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The Naked TruthViennese Modernism and the Body$
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Alys X. George

Print publication date: 2020

Print ISBN-13: 9780226669984

Published to Chicago Scholarship Online: January 2021

DOI: 10.7208/chicago/9780226695006.001.0001

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The Body in Pieces: Viennese Literature’s Anatomies

The Body in Pieces: Viennese Literature’s Anatomies

Chapter:
(p.68) Chapter Two The Body in Pieces: Viennese Literature’s Anatomies
Source:
The Naked Truth
Author(s):

Alys X. George

Publisher:
University of Chicago Press
DOI:10.7208/chicago/9780226695006.003.0003

This chapter uncovers a hidden geography of medical institutions in Viennese modernist literature by attending to the body in pieces. From the 1880s to the 1930s, Viennese literature presented the dissecting room as the birthplace of knowledge, and, as under the second Vienna medical school, the corpse was the object on which the search for truth was carried out. Two doctor-writers, Marie Pappenheim and Arthur Schnitzler, employ the trope in this fashion. Their literary texts, in particular Schnitzler’s Dream Story (1925–26), were indebted to their bona fide anatomical training. In the wake of World War I, the corpse came to serve a different, and critical, social function, as in Joseph Roth’s early journalistic work and Carry Hauser’s graphic art. The University of Vienna’s Anatomical Institute subsequently took on dubious social relevance in Ödön von Horváth’s drama Faith, Hope, and Charity (1932), which fictionalizes a Viennese trade in cadavers. The corpse as a central topos in Viennese modernist literature functions as a truth-teller, whether in epistemological or social terms.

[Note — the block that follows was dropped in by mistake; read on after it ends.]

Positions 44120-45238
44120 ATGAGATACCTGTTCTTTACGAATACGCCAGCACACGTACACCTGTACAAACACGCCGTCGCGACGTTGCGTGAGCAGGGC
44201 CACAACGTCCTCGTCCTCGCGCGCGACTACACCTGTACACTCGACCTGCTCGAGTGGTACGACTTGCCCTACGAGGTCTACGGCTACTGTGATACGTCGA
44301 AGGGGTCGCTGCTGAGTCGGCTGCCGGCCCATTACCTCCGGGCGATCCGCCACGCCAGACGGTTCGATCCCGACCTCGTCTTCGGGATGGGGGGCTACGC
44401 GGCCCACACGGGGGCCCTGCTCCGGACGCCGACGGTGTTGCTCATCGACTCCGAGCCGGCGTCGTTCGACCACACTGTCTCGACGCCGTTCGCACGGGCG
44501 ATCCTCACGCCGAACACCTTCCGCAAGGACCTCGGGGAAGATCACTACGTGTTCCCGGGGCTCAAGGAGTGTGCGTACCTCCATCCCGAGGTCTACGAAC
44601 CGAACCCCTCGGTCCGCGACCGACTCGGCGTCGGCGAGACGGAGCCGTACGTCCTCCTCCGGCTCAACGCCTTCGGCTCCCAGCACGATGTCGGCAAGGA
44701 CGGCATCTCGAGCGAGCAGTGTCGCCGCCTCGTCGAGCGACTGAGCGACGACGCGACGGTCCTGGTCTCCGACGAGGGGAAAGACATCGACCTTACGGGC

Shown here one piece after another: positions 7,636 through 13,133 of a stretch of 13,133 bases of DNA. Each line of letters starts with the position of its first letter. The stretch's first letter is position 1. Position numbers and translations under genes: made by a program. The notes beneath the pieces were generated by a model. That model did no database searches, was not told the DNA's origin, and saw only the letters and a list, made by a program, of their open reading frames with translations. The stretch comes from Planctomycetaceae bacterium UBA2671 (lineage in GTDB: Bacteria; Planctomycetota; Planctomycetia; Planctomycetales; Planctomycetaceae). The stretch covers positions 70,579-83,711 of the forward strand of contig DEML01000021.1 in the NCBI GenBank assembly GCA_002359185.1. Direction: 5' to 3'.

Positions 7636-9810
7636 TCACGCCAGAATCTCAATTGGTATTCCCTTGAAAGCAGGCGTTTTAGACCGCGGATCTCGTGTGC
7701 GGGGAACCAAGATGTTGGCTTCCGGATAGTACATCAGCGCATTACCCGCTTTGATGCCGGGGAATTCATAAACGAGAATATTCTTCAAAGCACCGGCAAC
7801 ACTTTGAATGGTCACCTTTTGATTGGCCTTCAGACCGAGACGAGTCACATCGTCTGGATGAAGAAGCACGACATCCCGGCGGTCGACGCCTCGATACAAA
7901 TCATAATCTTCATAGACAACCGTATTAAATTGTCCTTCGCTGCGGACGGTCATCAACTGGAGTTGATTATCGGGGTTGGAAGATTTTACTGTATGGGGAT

Keywords:   anatomy, dissection, corpses, Arthur Schnitzler, Marie Pappenheim, Joseph Roth, Carry Hauser, Ödön von Horváth, veterans, World War I

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